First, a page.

Count the number of questions you can find in a coursebook unit... that the learners are encouraged to come up with on their own.
Image: Valerie Everett
I recall one of those smoke break conversations with a teaching colleague out on the stairwell between classes some years ago when we were discussing the concept of interactive as well as active versus passive language use. We were imagining the sort of situation where an English language learner (B), in a conversation with other English speakers (A), was asked why he/she didn't appear to be all that talkative:
A: Sorry to ask this, but are we making you feel uncomfortable?
B: No, not at all.
A: Well, you just seem so awfully quiet... Is it because you're shy?
B: Maybe a little. But that's not the problem. I'd talk to you more if you asked me more questions!
We'd come up with this based on some reflection about the coursebooks we were using (mine included, I must confess!) and how full of pre-provided questions they were. But when we attempted to count up the number of places in the books where learners were encouraged (and/or shown) how to come up with questions of their own, the tally was surprisingly low.
Actually, shockingly low. In almost every case (with every coursebook we recalled using) the tally was zero.
Hence our hypothetical conversation and the notion that English coursework concentrates so heavily on learners answering pre-set questions that, in more natural interactive situations, most learners may only be willing to speak if spoken to (or questioned in some way). In so many ways, the coursework trains them to be enthusiastically reactive, but not proactive.
Another flow-on effect of this is that, even when learners finally get around to asking questions of their own, there are often genuine problems for learners (on various levels: grammar, politeness, etc.) as they attempt to construct and apply them. Frustrations with misunderstandings and lack of fluency are an all too common result. Reading letters can only help you so much in terms of learning how to write your own. Eventually you need to do it, and to become good at it, you need to do it a lot.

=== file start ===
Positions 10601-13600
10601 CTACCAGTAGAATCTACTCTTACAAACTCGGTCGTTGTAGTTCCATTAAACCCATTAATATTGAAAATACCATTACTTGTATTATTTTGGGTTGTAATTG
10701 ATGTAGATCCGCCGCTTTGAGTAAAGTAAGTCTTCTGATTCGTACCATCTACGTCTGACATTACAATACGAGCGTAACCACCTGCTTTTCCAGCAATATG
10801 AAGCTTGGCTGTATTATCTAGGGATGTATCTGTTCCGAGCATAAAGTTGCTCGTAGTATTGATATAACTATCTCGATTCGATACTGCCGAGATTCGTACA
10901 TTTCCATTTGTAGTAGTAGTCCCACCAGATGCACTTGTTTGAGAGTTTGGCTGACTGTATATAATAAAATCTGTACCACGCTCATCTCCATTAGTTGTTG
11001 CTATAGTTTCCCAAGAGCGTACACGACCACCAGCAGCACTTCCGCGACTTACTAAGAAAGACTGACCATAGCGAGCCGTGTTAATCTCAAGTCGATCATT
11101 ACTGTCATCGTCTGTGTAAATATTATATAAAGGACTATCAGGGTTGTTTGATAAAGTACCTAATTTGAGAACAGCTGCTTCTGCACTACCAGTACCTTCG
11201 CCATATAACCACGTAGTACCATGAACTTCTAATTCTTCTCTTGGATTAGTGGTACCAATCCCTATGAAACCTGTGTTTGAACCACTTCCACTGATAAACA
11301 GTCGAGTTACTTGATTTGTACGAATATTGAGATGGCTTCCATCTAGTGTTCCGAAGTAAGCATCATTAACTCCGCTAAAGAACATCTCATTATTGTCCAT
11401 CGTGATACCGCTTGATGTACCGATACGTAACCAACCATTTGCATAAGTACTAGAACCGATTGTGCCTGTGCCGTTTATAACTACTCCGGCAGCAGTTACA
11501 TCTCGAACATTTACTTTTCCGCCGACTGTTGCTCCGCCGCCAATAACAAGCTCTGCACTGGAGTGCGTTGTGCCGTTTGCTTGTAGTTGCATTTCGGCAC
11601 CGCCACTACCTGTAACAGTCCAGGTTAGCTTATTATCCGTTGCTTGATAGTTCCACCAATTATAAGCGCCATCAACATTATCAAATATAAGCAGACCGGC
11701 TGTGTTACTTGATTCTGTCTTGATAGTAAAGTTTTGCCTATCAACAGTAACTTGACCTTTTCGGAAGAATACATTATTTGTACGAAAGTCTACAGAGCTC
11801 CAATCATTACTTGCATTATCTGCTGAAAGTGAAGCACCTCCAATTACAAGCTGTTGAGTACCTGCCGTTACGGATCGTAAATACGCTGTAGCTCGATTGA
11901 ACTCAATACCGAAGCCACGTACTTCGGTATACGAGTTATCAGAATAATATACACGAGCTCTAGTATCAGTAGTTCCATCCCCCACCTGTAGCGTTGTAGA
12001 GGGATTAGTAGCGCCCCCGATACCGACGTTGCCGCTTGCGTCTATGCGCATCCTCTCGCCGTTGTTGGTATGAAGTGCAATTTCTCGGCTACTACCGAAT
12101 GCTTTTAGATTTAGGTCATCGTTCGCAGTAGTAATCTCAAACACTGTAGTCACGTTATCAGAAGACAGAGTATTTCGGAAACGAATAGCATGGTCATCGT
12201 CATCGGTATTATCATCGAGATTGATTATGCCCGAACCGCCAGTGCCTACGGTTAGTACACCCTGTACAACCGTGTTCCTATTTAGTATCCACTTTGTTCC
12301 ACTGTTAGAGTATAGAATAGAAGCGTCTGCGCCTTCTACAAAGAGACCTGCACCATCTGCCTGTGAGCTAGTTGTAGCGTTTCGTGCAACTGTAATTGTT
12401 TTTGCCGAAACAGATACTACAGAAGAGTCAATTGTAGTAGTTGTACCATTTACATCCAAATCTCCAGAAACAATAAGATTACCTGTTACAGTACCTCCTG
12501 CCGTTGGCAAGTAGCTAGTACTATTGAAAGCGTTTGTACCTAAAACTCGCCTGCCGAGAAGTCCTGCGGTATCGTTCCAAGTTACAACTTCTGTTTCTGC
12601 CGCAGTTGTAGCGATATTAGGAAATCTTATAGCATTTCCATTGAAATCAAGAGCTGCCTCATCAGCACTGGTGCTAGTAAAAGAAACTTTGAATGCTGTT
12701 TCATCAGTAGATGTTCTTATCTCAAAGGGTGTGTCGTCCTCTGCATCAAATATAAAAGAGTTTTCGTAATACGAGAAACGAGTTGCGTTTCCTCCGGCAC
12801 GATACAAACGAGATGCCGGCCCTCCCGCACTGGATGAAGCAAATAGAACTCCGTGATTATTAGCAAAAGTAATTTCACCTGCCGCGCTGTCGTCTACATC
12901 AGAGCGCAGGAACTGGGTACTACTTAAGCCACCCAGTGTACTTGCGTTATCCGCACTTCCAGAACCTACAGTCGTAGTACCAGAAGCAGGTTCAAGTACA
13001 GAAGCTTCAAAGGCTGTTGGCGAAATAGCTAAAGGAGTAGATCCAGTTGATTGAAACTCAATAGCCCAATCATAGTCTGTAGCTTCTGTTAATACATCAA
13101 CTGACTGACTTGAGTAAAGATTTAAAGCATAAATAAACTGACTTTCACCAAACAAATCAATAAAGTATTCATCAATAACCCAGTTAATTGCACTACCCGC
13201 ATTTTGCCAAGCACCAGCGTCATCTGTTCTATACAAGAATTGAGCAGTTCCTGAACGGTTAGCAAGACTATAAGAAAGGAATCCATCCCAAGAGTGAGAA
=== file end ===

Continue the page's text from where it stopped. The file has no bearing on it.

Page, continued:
Personally, I wasn't immediately worried about this, as I had constantly supplemented any of my coursebook use with open opportunities for the learners to come up with and apply their own questions with classmates, whether it was in application to input (like reading or listening texts) or more oriented around discussion or writing skills. But when I asked around with more teachers, I came to realise that not only was my approach an exception, but teachers certainly saw the sense in creating a lot more opportunities for learners to get their own questions happening -- but generally didn't.
I investigated a little further and came up with some of the usual suspects. Not enough time. Too busy getting through the set coursework and learning objectives. Blank looks and dead quiet during the attempts to have the learners take over some of the questioning. That sort of thing.
That got me thinking... Given time pressures with coursework and the potential problems with having learner-driven enquiry basically happen in 'between coursebook parts' ether, I figured the best idea would be to make open questions (and question design) an intrinsic part of the formal course material.
As part of my inhouse materials for courses, I began to apply a simple system that was much more oriented around having learners themselves come up with more of the questions. This approach did take on board the idea that this would be potentially difficult and, for some learners used to the standard modus operandi (of having all questions given to them or applied to them), perhaps even somewhat like being thrown into the deep end of the pool when every other swimming lesson had happened down at the shallow end.
So the system sort of worked like this:
Provision of questions for the learners (as per the usual coursebook approach), but with the inclusion of many more creative and open-ended examples.